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The three letters of St John were written by the Lord’s beloved apostle who also wrote the fourth gospel. They were written at the close of the first century and have as their general theme a fervent polemic against the heretical “antichrists” who were changing the doctrines of Christ and denying His genuine appearance “in the flesh” for the salvation of the world, denying thereby both “the Father and the Son” (l Jn 2:22, 4:3, 2 Jn 7).
The first letter of St John is the simplest and deepest exposition of the Christian faith that exists. Its clarity concerning the Holy Trinity and the Christian life of truth and of love in communion with God makes it understandable without difficulty to anyone who reads it. It is the best place to begin a study of the Christian faith generally, and the Bible in particular.
The first letter begins in the same way as St John’s gospel to which it is most similar in its entire content and style.
That which was from the beginning, which we have heard, which we have seen with our eyes, which we have looked upon and touched with our hands, concerning the Word of Life… we proclaim also to you, so that you may have communion with us; and our communion is with the Father and with His Son Jesus Christ. And we are writing this that our joy may be complete.
The first letter of St John proclaims that Jesus is truly “the Christ,” the Messiah and Son of God who has come “in the flesh” to the world as “the expiation of our sins, and not ours only, but also for the sins of the whole world” (2:2). Those who believe in Christ and are in communion with Him and His Father have the forgiveness of sins and the possibility not to sin any more (1:5–2:12). They “walk in the same way in which He walked” (2:6) being the “children of God” (3:1, 5:1). They know the truth by the direct inspiration of God through the anointment [chrisma] of the Holy Spirit (2:20–26; 6:7). They keep the commandments of God, the first and greatest of which is love, and so they are already recipients of eternal life, already possessing the indwelling of God the Father and Christ the Son “by the Spirit which He has given us” (2:24–3:24).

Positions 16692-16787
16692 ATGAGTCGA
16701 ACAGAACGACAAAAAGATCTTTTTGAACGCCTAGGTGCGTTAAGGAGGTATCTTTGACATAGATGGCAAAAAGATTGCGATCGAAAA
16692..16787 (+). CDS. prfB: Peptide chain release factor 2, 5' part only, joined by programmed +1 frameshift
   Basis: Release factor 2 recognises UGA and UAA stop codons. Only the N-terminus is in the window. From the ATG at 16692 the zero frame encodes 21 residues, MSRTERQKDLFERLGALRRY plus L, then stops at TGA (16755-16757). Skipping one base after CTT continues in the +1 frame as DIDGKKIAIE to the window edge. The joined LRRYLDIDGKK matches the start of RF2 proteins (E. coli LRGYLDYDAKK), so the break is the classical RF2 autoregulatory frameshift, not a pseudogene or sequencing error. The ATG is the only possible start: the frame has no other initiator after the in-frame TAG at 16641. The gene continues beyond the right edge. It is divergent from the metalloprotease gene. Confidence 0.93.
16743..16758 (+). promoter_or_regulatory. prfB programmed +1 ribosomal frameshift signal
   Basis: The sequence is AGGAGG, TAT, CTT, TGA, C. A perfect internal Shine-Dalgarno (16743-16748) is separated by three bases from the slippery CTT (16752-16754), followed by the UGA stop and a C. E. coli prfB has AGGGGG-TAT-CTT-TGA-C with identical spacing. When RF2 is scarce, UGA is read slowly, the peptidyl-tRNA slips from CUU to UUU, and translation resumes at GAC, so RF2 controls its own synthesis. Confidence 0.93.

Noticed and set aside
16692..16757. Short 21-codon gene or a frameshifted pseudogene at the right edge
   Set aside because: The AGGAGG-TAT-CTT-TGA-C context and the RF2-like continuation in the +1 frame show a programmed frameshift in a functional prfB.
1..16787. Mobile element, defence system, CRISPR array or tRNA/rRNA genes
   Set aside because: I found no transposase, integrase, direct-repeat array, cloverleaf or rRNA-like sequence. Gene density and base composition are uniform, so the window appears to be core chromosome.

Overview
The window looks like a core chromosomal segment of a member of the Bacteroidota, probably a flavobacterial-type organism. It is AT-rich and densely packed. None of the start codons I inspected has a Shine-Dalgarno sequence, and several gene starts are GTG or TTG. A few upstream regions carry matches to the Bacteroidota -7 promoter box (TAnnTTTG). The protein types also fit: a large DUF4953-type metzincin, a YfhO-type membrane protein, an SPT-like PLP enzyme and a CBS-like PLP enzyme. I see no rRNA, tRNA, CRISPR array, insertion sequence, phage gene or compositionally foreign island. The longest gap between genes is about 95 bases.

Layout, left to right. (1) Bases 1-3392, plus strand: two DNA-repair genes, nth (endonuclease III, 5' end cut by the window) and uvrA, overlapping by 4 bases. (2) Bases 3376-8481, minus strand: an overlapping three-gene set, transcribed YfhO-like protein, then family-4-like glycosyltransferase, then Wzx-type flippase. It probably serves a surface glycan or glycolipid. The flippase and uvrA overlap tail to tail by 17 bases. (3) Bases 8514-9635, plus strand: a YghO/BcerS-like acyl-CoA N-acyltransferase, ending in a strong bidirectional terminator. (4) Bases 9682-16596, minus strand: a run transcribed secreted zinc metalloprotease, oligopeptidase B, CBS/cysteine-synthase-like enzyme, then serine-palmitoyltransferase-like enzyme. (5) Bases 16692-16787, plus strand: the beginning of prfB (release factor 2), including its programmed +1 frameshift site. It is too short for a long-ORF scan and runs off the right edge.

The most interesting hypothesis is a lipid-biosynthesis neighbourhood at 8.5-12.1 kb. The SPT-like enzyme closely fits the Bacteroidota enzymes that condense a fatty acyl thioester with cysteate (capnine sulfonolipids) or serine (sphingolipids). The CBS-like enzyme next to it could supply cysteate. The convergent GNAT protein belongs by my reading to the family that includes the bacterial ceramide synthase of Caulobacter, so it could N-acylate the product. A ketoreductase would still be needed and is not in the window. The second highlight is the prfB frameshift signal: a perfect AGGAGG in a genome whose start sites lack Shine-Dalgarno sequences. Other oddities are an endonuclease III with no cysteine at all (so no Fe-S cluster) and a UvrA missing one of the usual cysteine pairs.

Beloved, let us love one another; for love is of God, and he who loves is born of God and knows God. He who does not love does not know God; for God is love. In this the love of God was made manifest among us, that God has sent His only Son into the world, so that we might live through Him.
In this is love, not that we loved God but that He loved us and sent His Son to be the expiation of our sins. Beloved, if God so loved us, we also ought to love one another. No man has ever seen God; if we love one another, God abides in us and His love is perfected in us.
By this we know that we abide in Him and He in us, because He has given us of His own Spirit. And we have seen and testify that the Father has sent His Son as the Savior of the world. Whoever confesses that Jesus is the Son of God, God abides in him and he in God. So we know and believe the love God has for us. God is love, and he who abides in love abides in God, and God abides in him (14:7–16).
The hatred of others is the sure sign that one does not love God (4:20) and is “in the darkness still” (2:9–11). The one who hates his brother is “a murderer, and you know that no murderer has eternal life abiding in him” (3:15). Those who love God are hated by the world which is in the power of the evil one” (5:19, 2:15–17).
The first letter of St John is part of the Church’s lectionary, with special selections from it being read at the feast of the apostle John.
The second letter of St John is addressed to the “elect lady and her children” which is obviously the Church of God and its members. Again the truth of Christ is stressed and the commandment of love is emphasized.
And this is love, that we follow His commandments; this is the commandment, as you have heard from the beginning, that you follow love. For many deceivers have gone out into the world, men who will not acknowledge the coming of Jesus Christ in the flesh; such a one is the deceiver and the antichrist. Look to yourselves, that you may not lose what you have worked for, but may win a full reward. Anyone who goes ahead and does not abide in the doctrine of Christ does not have God; he who abides in the doctrine has both the Father and the Son (6−9).
The third letter of St John is addressed to a certain Gaius praising him for the “truth of his life” (3) and urging him not to Imitate evil but imitate good” (11). “No greater joy can I have than this”, writes the beloved apostle, “to hear that my children follow the truth” (4).